But (and there’s always a but when it comes to any planning in life!), a major market drop or a poor sequence of market returns typically in the first five (5) years or so of retirement can really cripple any income needs and wants. If you must tap your portfolio to cover your expenses, and that portfolio is losing value as well; you have to sell more investments to raise a set amount of cash to fund your lifestyle.
This creates two major problems if you need to do that:
- Not only do you need to drain your portfolio faster during a poor series of market returns,
- It leaves your portfolio lower in value that can generate future growth and returns if/when the market recovers.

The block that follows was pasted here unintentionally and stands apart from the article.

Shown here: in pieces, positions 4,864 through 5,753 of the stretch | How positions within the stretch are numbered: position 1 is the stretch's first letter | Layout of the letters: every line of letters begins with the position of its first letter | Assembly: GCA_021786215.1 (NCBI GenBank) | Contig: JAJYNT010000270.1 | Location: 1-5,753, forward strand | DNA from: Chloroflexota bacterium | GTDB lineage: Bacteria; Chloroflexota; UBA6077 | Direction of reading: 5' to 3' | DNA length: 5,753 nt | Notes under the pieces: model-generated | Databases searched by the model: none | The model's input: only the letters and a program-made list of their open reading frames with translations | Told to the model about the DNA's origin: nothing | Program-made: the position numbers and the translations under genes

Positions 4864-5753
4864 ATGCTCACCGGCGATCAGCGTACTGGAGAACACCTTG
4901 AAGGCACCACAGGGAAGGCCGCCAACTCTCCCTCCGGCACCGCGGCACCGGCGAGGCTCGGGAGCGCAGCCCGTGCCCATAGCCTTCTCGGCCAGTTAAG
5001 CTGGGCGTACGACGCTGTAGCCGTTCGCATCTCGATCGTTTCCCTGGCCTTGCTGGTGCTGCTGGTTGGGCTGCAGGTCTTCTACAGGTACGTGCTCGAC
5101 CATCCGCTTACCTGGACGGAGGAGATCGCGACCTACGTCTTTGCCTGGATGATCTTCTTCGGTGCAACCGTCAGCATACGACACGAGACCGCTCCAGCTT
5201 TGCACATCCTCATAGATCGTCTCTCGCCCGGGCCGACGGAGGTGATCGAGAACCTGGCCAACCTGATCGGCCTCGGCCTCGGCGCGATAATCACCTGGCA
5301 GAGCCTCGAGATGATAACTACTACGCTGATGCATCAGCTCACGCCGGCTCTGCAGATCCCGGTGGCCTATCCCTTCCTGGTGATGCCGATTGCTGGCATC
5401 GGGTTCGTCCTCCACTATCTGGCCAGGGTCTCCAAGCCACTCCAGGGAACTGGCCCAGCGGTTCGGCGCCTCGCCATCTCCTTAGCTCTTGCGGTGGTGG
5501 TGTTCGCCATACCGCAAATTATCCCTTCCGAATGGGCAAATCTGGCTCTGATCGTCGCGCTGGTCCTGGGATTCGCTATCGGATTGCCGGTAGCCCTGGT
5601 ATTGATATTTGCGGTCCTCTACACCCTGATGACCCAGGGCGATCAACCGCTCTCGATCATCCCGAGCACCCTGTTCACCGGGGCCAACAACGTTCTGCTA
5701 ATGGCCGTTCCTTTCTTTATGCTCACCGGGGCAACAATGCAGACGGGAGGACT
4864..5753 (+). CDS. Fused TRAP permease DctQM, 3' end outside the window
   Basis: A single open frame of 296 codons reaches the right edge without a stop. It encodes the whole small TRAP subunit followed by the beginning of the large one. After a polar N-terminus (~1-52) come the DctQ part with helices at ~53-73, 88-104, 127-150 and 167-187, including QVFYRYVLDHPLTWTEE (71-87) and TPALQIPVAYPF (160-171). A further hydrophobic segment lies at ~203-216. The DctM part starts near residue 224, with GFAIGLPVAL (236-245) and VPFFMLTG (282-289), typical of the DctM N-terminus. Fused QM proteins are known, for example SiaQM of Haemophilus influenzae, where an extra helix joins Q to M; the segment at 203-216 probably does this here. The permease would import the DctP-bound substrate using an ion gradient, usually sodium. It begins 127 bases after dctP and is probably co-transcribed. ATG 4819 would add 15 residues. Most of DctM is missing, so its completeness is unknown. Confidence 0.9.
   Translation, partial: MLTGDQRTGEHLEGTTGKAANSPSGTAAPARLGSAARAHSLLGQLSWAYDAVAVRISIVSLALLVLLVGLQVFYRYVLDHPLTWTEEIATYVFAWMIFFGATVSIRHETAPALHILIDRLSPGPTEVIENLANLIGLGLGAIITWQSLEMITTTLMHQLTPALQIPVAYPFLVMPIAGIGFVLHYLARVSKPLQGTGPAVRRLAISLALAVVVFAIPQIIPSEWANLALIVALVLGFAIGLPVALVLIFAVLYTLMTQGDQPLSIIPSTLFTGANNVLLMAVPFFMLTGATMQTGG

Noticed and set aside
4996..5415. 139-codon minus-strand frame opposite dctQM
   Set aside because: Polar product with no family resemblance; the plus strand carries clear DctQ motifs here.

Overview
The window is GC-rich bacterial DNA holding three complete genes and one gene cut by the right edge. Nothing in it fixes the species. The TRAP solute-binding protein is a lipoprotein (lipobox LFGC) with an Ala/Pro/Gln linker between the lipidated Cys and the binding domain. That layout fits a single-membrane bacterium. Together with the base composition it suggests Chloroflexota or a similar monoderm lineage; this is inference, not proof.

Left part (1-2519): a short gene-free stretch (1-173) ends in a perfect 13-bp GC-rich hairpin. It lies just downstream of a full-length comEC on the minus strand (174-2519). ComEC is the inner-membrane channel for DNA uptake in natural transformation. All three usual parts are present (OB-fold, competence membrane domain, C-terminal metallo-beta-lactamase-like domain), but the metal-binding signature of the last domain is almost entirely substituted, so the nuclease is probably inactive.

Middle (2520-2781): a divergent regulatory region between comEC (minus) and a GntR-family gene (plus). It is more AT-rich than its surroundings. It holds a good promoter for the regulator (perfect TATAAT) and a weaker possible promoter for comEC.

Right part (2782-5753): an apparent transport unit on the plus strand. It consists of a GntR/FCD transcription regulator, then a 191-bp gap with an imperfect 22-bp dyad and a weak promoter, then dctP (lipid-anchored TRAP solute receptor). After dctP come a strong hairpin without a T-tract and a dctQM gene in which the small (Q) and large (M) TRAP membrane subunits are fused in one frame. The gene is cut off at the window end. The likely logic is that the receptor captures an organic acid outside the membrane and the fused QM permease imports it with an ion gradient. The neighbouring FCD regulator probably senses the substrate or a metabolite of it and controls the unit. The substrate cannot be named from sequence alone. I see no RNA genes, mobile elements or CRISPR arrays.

Check out this visual aid from BlackRock to clarify this risk:
How much do you need to retire on $7,000 per month? Ask yourself questions…
As you explore options for your retirement plan, here are some questions to consider:
- Can you pay off your mortgage (and other debts) before you retire? (I would vote a resounding “Do It!”)
- How much travel or discretionary expenses do you have planned? When?
- What health issues or taxes might derail your plan?
- Do you have any ambitions to change your location, if only temporary, or downsize your home?
Stephanie and Zack want to spend $7,000 per month in retirement – how much is enough?
In our case study today, Stephanie and Zack want to retire younger than most. Kudos!
Like other case study examples on my site, this couple intends to retire without any debt early next year. (Smart.)